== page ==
To start a conversation about the divided and debilitated Greenwood District, a once-prosperous black neighborhood, community leaders and non-profits partnered to create an interpretive, neighborhood walking trail—the Pathway to Hope. They asked Britten, Inc. to produce custom banners and framing hardware to line the pathway and guide the public through the district’s uniquely tragic history.
Ranging in size from 3’ X 4’ to 12’ X 26’, Britten’s print team fabricated 20 murals featuring iconic figures and architectural landmarks from the area. Durable, 15-ounce front-lit vinyl combined with UV-resistant ink ensured that the banners would withstand fading. After framing each print in BannerStretch™ hardware, installers hung them along the pathway for residents and visitors to learn from and admire.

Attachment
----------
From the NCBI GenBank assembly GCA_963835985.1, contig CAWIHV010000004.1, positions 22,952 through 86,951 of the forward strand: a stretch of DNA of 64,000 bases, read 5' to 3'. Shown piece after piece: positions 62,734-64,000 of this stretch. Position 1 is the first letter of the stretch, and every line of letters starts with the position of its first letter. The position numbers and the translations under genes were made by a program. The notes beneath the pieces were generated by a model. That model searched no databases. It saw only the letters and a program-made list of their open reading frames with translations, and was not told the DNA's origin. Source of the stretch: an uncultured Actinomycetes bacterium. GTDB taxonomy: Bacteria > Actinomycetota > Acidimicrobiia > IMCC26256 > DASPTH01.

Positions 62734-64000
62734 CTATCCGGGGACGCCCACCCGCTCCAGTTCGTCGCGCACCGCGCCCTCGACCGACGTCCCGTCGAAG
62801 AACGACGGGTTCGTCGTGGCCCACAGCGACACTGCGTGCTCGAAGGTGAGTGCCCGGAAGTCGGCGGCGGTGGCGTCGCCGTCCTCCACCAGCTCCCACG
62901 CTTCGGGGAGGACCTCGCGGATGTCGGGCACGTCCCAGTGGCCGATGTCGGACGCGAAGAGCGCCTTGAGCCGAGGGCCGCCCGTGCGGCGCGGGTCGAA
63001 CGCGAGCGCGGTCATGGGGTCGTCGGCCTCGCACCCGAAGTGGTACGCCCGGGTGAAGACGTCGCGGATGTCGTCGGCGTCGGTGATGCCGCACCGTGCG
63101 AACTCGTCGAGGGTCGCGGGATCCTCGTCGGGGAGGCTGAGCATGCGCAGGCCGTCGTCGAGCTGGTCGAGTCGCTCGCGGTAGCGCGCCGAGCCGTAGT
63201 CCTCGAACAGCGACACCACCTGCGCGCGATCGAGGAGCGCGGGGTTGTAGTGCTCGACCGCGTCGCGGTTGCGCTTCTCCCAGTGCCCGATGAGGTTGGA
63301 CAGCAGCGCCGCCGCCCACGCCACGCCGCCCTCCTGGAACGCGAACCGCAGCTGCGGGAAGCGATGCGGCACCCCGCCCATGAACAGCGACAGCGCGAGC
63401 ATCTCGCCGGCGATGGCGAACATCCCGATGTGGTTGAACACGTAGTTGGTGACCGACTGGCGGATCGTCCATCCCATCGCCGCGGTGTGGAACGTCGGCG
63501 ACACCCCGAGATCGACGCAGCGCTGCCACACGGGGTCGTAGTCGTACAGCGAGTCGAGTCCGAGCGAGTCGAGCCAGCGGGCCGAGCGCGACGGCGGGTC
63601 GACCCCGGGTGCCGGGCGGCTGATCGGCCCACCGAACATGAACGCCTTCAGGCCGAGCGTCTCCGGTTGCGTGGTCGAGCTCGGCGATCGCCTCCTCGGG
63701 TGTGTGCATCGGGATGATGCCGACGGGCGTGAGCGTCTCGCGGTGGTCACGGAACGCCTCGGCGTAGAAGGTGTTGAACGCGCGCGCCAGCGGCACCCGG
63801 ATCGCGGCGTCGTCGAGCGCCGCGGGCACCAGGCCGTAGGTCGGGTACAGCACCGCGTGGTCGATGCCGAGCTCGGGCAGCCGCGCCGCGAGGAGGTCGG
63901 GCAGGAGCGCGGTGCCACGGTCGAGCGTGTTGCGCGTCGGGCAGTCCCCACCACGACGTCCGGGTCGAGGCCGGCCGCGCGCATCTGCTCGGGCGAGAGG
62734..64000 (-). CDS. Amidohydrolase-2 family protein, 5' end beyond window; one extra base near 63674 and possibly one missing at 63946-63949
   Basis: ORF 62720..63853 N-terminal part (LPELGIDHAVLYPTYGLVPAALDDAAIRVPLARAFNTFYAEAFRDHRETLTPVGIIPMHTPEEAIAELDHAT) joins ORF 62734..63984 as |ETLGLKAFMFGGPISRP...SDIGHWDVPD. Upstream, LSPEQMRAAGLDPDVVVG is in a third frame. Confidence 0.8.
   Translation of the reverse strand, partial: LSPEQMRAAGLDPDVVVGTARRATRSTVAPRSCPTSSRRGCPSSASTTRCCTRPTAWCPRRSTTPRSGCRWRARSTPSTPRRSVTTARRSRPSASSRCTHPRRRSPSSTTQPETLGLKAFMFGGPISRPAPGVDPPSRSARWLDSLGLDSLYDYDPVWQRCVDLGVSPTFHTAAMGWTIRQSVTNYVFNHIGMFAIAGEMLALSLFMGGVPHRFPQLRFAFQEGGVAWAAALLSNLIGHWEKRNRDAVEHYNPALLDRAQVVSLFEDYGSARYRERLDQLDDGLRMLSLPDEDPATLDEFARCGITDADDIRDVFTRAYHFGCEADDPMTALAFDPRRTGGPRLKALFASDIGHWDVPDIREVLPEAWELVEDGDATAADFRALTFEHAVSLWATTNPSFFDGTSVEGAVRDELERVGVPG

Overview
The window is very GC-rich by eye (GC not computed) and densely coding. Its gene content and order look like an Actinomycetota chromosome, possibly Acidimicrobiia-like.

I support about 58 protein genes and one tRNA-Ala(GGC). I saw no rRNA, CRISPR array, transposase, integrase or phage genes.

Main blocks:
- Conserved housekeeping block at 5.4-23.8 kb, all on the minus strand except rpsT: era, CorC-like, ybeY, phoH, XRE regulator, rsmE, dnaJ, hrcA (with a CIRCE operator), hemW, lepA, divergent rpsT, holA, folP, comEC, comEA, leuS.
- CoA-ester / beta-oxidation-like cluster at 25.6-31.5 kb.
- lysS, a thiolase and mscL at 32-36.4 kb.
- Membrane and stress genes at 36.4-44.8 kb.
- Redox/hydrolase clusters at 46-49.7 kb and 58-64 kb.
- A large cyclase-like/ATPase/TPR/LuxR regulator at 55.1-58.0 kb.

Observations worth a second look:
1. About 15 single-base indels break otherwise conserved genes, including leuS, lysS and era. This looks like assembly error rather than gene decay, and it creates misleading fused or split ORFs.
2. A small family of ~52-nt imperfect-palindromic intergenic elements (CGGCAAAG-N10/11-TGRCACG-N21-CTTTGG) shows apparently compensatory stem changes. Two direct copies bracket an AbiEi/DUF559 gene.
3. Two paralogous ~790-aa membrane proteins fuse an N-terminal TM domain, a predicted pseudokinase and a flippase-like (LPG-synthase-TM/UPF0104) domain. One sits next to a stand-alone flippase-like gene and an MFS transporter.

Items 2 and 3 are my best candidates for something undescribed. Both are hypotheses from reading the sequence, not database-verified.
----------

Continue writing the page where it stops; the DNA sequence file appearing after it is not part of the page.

“It almost feels as if you’re not in a blighted place that was destroyed,” Race Massacre Centennial Commission Project Director, Phil Armstrong, told Tulsa’s KOTV’s News On 6. “You’re in a renaissance place and reminded how beautiful this place was for black citizens that called this home.”
Photo credits: https://www.tulsapeople.com/ab...